We have an opportunity now to stop an assault on small farms, nourishing food and animal welfare thanks to a bill (SB 486) introduced by Sen. Brent Steele (R-Bedford) that will prevent the implementation in Indiana of the National Animal Identification System (NAIS).

The NAIS would require every farm or homestead containing even one farm animal to be registered in a satellite tracking network and every farm animal to be registered and tagged electronically.

Cloaked in the rhetoric of national security (it’s part of the Patriot Act), the NAIS’s stated intent is to contain the spread of infectious disease in farm animal populations. But the program was dreamed up by the National Institute for Animal Agriculture, whose members include the NAIS’s economic beneficiaries — Cargill, Monsanto, microchip ID manufacturers and large livestock interests. It remains to be seen why their scheme is necessary given protections already in place.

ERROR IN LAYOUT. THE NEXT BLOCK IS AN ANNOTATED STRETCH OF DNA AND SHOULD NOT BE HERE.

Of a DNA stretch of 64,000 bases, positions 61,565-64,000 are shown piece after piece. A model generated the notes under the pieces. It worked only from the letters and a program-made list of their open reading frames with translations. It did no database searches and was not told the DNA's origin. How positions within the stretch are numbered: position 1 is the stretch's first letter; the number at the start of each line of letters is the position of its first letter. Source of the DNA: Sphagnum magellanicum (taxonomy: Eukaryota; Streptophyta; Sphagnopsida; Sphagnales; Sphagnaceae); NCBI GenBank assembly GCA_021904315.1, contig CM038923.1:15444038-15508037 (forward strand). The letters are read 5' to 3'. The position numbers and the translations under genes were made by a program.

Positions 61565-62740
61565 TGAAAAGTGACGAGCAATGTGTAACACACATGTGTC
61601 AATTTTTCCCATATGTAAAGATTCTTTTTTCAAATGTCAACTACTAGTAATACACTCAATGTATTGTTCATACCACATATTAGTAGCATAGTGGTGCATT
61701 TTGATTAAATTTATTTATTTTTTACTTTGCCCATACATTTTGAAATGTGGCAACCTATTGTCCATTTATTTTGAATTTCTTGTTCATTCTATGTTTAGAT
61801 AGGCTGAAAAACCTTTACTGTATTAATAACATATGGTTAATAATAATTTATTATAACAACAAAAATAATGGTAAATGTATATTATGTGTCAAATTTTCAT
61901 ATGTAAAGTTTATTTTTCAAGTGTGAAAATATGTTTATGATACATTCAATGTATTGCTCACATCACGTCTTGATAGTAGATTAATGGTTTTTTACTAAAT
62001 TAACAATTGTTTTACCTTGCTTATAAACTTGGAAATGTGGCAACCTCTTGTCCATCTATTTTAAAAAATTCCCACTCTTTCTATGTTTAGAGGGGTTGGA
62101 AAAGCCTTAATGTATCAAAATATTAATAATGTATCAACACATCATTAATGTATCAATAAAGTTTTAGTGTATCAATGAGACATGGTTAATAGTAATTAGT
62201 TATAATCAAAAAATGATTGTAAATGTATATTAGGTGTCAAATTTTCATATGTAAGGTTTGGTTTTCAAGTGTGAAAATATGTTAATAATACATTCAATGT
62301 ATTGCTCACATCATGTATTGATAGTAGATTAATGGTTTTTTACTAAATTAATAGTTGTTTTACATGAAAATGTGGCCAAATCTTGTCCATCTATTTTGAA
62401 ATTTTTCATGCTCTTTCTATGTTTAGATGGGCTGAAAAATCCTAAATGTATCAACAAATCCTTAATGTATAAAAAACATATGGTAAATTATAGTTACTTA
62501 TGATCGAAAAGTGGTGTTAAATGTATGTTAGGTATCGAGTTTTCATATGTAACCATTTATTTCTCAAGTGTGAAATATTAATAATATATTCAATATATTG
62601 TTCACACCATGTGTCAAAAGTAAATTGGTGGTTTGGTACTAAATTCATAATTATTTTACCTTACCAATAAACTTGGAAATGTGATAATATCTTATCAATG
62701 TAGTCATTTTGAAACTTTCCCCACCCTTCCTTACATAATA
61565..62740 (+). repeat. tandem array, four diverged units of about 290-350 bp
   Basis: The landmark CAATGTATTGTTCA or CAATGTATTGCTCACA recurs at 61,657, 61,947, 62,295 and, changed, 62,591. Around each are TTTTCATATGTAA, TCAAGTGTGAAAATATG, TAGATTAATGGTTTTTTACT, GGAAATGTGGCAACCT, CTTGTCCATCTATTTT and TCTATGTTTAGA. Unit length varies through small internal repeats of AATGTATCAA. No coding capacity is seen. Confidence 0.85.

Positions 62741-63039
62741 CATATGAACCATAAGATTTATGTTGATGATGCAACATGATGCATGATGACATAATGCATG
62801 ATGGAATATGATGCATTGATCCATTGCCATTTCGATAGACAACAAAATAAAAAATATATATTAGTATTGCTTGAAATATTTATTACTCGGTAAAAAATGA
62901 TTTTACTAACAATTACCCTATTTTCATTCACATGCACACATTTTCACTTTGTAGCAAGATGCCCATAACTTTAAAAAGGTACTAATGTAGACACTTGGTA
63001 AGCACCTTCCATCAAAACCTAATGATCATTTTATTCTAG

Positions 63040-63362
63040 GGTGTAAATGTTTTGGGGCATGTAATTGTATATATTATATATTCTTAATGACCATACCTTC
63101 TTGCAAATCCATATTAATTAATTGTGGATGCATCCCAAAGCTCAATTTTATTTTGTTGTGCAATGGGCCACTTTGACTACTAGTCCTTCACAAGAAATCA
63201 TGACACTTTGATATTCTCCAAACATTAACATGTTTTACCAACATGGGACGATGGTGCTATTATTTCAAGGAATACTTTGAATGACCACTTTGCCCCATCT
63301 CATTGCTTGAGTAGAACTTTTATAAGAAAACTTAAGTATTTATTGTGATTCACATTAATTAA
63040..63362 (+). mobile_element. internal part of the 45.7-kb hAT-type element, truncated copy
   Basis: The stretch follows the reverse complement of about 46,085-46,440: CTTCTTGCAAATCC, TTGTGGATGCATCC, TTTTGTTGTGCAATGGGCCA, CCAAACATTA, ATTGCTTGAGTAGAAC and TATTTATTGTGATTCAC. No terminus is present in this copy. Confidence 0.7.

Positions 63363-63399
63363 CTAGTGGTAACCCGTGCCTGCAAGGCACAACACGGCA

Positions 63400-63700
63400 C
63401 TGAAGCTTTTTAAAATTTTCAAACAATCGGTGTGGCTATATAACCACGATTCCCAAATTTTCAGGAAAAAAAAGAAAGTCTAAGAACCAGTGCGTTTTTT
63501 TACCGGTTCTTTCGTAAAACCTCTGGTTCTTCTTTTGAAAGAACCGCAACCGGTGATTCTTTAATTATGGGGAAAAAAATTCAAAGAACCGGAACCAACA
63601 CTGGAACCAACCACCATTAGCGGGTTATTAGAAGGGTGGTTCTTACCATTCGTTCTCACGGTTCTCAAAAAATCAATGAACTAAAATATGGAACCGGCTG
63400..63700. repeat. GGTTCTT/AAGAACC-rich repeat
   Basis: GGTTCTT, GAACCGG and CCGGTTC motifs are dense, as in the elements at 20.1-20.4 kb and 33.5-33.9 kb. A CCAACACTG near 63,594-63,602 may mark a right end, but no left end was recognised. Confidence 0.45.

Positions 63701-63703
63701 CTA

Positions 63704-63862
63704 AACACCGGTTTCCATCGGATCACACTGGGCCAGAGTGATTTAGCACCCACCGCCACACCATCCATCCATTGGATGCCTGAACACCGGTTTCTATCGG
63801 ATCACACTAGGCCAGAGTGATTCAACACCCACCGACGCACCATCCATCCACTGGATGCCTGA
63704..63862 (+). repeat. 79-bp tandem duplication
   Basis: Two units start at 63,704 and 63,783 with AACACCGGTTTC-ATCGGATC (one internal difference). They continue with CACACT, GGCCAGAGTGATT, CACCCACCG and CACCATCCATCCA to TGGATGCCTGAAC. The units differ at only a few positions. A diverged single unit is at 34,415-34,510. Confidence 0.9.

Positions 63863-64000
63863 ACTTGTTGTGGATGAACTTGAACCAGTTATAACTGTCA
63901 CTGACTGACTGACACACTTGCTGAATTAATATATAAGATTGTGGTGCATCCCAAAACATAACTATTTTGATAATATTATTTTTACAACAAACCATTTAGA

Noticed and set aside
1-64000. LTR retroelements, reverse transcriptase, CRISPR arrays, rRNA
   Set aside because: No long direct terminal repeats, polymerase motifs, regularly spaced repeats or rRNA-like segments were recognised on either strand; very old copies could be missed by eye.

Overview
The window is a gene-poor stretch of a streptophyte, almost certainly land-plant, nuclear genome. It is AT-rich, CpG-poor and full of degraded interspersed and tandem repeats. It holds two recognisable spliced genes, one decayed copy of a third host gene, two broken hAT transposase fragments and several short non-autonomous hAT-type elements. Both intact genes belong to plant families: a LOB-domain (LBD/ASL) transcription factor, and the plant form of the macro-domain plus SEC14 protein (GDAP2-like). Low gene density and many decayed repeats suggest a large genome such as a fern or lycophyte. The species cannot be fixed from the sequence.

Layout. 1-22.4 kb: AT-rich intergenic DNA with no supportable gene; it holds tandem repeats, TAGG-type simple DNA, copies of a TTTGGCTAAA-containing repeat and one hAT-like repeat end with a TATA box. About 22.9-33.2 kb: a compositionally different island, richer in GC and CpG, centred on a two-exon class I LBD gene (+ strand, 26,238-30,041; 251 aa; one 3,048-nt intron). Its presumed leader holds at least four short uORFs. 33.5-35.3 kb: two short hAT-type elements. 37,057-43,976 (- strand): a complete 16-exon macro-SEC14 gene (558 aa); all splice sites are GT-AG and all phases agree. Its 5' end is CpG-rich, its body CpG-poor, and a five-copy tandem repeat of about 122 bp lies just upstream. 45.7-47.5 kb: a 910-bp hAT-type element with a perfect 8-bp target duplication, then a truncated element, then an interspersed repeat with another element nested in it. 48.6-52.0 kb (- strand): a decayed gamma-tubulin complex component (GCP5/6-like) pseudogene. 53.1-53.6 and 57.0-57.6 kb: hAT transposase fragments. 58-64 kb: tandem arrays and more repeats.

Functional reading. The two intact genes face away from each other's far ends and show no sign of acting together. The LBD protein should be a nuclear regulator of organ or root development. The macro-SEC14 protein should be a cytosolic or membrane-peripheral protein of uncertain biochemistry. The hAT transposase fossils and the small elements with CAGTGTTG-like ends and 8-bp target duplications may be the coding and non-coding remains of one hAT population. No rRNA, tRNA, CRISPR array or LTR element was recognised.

The NAIS amounts to an unwarranted and misguided intrusion into the work of responsible, small-scale animal husbandry. Its strictures fall most heavily on small farmers, who will be required to pay fees at every turn and to purchase new technology. The added costs and hassle are likely to sink many farmers already operating within slim profit margins.

With small farmers out of the picture, our food is hardly food at all, as industrialization renders it devoid of nutrients, toxic and tainted by cruelty.

Small-scale, responsible farming is our protection against disease. Small, pasture-based farms offer animals room to roam and the ability to eat a health-promoting diet that increases their immunity (and ours). In industrial agriculture settings, pain, stress, inappropriate food and concentrated populations provide optimal conditions for the spread of any disease.

The NAIS would strengthen the hand of disease-producing agriculture at the expense of the health-giving kind. Our legislators must hear from us.

Natalie Dobie

Indianapolis

 

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